Council Focuses on Youth Homelessness, Elects New Leaders for 2014

Last week, the U.S. Interagency Council on Homelessness elected Shaun Donovan, the Secretary of the Department of Housing and Urban Development, as its Chair for 2014, transitioning from Veterans Affairs Secretary Eric K. Shinseki. After assuming the gavel, Secretary Donovan praised the Secretary’s Shinseki’s leadership on the Council.

“I'll never forget the very first meeting that we had together, which was on this issue,” said Secretary Donovan . “I left that meeting thinking this is a man on a mission and I was right. Thank you for the inspiration that you provided to all of us, and to me personally. I know you are going to be just as focused on ending homelessness in the next three years and that gives me some comfort. I look forward to continuing to partner with you in the year to come and beyond.”

The Council also elected Tom Perez, the Secretary of the Department of Labor, as Vice Chair for 2014. The Council meeting was attended by Assistant to the President and Director of the Domestic Policy Council, Cecilia Muñoz; HHS Administration for Children and Families Acting Assistant Secretary, Mark Greenberg; and representatives from all 19 Federal agencies that are members of the Council. In addition to electing its officers for 2014, the Council discussed progress on Opening Doors goals based on the results from the 2013 Point-in-Time Count, and community-level efforts to end youth homelessness.

Progress on Opening Doors Goals and the 2013 Point-in-Time Count Data

Mark Johnston, HUD’s Deputy Assistant Secretary for Special Needs of the Office of Community Planning and Development, provided the Council with an overview of results from the last Point-In-Time (PIT) count, which were released in November, 2013. He shared that on a single night in January 2013, there were 610,042 people experiencing homelessness in the nation. He also provided an overview of progress on the Opening Doors population goals for Veterans, people experiencing chronic homelessness, families, and youth.

Cecilia Munoz commented that the downward trend across all populations is the result of relentless focus  on the task.  “I regularly bring this work out as an example of the government setting high marks and meeting them because we know how to end homelessness,” Ms. Munoz said. “We can do what many people think is impossible. But it’s not impossible and we have the metrics to show for it.”

Ending Youth Homelessness: Perspectives from the Field

The Council also had the opportunity to hear from experts in two communities about how they have been using USICH’s Framework to End Youth Homelessness.

Leslie Strnisha, Vice President for the Sisters of Charity Foundation in Cleveland, Ohio, discussed her organization’s participation in YouthCount!, a public-private partnership to find and count young people experiencing homelessness. They found 129 young people experiencing homelessness in Cleveland. Strnisha explained that her foundation has focused on helping non-profits and other organizations improve their practices so that they can better serve young people who are experiencing homelessness. Some of the most effective and innovative best practices they’ve funded include:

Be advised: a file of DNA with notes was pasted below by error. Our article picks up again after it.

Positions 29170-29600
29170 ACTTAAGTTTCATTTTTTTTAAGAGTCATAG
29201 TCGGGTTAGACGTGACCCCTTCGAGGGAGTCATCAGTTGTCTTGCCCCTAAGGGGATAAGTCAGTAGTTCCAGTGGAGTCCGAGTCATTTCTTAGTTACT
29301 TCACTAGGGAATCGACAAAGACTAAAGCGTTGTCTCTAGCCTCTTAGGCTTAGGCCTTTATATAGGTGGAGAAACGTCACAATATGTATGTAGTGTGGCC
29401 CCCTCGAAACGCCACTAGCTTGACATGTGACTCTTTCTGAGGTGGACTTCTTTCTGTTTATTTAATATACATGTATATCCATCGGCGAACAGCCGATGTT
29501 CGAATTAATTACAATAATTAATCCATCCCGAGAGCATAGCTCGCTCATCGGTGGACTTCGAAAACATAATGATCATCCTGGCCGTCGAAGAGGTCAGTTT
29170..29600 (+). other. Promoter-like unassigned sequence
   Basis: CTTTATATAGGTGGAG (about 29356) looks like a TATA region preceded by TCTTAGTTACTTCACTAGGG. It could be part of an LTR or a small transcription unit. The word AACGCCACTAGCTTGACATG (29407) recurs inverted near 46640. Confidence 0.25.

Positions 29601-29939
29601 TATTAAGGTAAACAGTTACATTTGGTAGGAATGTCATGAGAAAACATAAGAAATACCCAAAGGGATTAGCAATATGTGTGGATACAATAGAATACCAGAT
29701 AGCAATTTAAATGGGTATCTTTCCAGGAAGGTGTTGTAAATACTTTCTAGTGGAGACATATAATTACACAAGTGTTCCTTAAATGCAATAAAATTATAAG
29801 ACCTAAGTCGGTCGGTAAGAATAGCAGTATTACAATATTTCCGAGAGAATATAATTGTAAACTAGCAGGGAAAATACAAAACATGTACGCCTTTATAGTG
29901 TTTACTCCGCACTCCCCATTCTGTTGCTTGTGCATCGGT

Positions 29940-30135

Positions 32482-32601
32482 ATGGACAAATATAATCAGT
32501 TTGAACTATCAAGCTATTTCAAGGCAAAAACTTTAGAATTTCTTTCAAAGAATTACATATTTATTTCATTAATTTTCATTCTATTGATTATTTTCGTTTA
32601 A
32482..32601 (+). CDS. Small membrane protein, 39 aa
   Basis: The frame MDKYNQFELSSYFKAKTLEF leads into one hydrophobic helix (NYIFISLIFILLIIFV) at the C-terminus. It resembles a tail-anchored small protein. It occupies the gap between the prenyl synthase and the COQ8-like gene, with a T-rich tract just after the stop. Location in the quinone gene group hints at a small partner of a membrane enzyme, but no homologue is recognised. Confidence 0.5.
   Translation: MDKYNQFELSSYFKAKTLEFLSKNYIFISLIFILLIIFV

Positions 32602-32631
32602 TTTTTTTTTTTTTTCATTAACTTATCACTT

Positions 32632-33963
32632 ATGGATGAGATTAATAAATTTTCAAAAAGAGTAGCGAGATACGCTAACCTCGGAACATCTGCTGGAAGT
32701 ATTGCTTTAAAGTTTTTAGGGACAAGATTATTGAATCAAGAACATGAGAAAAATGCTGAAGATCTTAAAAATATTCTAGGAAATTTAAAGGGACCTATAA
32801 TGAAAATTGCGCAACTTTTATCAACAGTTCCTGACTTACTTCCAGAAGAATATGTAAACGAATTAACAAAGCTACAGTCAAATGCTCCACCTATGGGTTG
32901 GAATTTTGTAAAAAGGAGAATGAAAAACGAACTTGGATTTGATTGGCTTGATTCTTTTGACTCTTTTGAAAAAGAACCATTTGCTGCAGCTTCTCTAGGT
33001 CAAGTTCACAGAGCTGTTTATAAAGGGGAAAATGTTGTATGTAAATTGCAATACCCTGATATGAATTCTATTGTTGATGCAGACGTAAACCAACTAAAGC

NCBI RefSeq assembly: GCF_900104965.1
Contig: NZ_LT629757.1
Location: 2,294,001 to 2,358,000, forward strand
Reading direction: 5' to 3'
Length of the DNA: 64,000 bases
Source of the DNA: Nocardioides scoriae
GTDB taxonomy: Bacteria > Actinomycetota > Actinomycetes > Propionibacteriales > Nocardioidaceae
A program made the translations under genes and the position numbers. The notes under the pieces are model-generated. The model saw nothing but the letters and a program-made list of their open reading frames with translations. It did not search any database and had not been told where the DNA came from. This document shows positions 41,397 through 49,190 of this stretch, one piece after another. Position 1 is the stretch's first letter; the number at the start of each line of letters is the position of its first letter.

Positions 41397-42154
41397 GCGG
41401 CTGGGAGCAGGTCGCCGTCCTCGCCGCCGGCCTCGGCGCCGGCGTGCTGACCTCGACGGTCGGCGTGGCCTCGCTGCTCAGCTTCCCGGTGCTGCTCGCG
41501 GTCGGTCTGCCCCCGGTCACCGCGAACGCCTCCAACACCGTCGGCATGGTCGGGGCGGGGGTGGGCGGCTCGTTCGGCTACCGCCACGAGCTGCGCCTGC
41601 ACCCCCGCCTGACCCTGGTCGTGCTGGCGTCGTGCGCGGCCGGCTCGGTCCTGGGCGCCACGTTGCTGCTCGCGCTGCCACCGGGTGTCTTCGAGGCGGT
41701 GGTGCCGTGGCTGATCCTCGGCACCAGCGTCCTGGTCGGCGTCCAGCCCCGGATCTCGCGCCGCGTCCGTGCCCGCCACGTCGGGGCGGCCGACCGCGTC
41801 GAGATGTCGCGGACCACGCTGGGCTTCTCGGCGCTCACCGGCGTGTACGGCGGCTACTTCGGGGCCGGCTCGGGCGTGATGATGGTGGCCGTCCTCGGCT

• Providing emergency safe places for those youth who are newly homeless, and for victims of human trafficking
  • Permanent supportive housing, scattered and single site models for those with the highest risk factors
  • More intensive transition coaching for those aging out of the foster care system
  • And providing a flexible pool of funding to support youth without a safety net

USICH’s youth framework has and will guide the community’s work, Strnisha said.

“We really applaud this Council for supplying a framework to assist communities in their local planning,” she said. “We know that our community's vulnerable youth belong to all of us and we believe it will take all of us to plan for and carry out this work.”

Megan Gibbard, the Homeless Youth and Young Adult Project Manager with the King County Committee to End Homelessness, provided an overview of her community’s systematic approach to end youth homelessness. Their work starts with a data strategy, which aims to improve multiple efforts to collect and use data to inform their work. Based on the local data, the community selected four goals, including reducing the disproportionate representation of lesbian, gay, bisexual, transgender, and questioning youth and youth of color, and reducing young people’s return to homelessness.

“Preventing an ending to youth and young adult homelessness has emerged as a King County regional priority,” Gibbard said. “We are strengthening and coordinating our capacity to act effectively”

Highlights of King County’s work so far include the collaborative review of data, simple screening at every front door for every young person, a shared, common direction, more than 4 million dollars of new resources from public and private funders, and a deep community commitment to get youth and young adults off the street.

Following the presentations was a robust discussion about the work being done in Cleveland and King County. Learn more about the panelists and these community efforts by reading the expert briefs prepared for the Council by the panelists with Katie Hong from the Raikes Foundation. The Council remains dedicated to preventing and ending youth homelessness, and all forms of homelessness, as established in Opening Doors.

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